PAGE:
Sherry is a tricky little bugger. It comes in so many different colours, flavours, and ages, as well as swinging from bone dry to syrupy sweet, that it seems trivial to simply call it a fortified wine.
What makes sherry so unique is that it is more than just a tipple developed from winemaking traditions and the terroir of the region, it is also a creation of the region's importance in trading and international exploration. Whilst the Moors were already busy trading sherry with the English in the 12th century (apparently, we had highly coveted wool), it was the Age of Exploration that had a pretty huge effect on the style of sherry. When Columbus set sail for the Americas, their fleet of ships were well provisioned with sherry. To make the wine more hardy and ready to take on the seven seas, they began to fortify the barrels.
Fast forward a few hundred years, a couple of battles, port seizures, a few thousand stolen kegs of Jerez’s namesake and the UK palate for sherry was well and truly set in stone. Whilst the popularity for this unusual tipple has waxed and waned over the years, the 19th century witnessed an influx of English, Irish, Scottish, and French to the coast of Andalusia in search of making fortunes from the popularity of sherry. These fortune-making gambles certainly paid off and this history can still be seen on the most famed bottles of sherry today - Sandeman’s, Osborne’s and Williams & Hubert - to name a few.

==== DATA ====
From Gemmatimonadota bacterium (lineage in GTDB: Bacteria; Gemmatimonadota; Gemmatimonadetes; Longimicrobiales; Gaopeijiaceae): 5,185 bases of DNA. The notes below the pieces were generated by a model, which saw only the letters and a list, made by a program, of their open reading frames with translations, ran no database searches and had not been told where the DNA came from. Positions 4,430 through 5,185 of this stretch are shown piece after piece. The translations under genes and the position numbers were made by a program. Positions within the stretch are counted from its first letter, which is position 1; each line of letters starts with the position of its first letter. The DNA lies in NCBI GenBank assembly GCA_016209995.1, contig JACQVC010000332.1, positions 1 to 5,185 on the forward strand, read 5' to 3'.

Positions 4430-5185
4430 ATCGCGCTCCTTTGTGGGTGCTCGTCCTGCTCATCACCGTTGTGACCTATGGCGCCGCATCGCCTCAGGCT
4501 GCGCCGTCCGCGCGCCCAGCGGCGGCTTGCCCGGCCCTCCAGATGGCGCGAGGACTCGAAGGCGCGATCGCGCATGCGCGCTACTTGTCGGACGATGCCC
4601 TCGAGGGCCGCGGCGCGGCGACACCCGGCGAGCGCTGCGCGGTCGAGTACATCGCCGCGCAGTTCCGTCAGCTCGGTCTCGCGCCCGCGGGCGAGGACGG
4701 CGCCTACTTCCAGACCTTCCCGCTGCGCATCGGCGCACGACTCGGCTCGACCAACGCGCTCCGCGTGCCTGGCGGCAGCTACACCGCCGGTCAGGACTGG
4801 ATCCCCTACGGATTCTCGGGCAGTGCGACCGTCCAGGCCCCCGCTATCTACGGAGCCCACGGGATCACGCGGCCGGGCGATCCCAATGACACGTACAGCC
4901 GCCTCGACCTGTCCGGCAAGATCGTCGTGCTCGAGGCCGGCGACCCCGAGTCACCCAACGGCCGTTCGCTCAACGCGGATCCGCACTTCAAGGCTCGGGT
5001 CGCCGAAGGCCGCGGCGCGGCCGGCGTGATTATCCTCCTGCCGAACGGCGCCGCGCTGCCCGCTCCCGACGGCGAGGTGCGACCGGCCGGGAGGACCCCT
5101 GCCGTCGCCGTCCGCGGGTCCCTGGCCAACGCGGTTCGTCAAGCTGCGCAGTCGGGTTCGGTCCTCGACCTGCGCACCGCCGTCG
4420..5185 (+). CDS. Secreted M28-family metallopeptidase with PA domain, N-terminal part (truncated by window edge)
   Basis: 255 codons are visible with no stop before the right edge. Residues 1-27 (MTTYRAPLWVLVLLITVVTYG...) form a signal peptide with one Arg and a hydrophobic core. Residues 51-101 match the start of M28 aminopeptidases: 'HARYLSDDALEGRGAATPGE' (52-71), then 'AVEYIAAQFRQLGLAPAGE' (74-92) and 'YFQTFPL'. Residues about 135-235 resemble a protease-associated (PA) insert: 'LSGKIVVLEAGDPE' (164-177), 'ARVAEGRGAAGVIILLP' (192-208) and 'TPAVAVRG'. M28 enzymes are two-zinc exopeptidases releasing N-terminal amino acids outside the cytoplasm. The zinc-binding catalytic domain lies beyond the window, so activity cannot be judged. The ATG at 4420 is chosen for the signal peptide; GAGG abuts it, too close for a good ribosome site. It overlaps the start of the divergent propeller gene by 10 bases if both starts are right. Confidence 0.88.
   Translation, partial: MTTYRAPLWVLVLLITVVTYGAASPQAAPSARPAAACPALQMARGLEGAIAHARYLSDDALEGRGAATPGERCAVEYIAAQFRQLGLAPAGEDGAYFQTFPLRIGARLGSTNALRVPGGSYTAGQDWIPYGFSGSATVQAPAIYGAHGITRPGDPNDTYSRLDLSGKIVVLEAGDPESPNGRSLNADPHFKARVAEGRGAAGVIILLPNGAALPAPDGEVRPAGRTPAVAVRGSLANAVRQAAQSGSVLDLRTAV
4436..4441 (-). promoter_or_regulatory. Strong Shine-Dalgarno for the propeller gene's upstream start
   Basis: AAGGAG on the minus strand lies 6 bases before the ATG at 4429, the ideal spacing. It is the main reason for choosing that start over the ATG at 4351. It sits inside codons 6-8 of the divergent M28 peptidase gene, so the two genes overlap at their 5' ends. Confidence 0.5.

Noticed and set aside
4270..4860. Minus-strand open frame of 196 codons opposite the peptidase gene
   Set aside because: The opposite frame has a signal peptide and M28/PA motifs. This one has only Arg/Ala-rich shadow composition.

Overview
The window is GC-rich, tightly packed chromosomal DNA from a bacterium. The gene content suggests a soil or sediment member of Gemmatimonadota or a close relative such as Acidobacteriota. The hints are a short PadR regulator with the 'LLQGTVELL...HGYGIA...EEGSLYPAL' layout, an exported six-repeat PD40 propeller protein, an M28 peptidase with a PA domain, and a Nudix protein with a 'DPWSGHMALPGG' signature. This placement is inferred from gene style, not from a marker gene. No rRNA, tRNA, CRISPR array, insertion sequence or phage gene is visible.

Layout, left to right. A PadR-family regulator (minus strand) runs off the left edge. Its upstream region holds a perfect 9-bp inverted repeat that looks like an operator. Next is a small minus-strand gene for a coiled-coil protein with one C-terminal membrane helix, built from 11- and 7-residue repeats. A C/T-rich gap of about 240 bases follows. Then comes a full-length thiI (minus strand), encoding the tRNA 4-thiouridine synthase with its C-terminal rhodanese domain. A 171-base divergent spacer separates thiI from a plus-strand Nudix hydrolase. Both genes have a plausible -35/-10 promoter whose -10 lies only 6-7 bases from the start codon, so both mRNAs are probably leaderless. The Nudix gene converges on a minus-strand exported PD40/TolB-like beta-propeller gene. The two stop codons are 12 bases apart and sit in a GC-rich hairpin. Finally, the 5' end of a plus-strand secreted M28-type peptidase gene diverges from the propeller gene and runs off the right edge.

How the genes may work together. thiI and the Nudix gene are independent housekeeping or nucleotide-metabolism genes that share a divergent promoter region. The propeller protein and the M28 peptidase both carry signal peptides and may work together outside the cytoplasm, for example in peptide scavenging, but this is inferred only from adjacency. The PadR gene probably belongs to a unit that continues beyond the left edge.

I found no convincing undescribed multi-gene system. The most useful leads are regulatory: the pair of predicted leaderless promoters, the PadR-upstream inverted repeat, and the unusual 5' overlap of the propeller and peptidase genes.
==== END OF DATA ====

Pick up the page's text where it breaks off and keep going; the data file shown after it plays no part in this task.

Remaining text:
But what really is Sherry?
In short, Sherry is a fortified wine from Andalucia made from Palomino, Pedro Ximinez or Moscatel. Contrary to what most people think, the majority of sherry is dry. You can almost think of it as simply an aged white wine. Sherry can either be aged under flor (like a Fino or Manzanilla) or aged oxidatively (like an Oloroso). In between this lies Amontillado and Palo Cortado which start their lives being aged under flor and finish it being aged oxidatively.
As for sweet sherries - they can either be naturally sweet or artificially sweet. Naturally sweet wines are developed from either Pedro Ximinez or Moscatel grapes that are harvested late and thus have a higher sugar content. On the other hand, artificially sweet sherry starts with a dry wine which then has sweet wine or arrope (a sweet grape must) blended in.
Sherry is often tucked in the dark corners of a wine list (or back of a booze cupboard) as many are unsure of quite where to put it or how to handle it, but trust us, this utterly unique wine is worth a journey of exploration with friends and loved ones.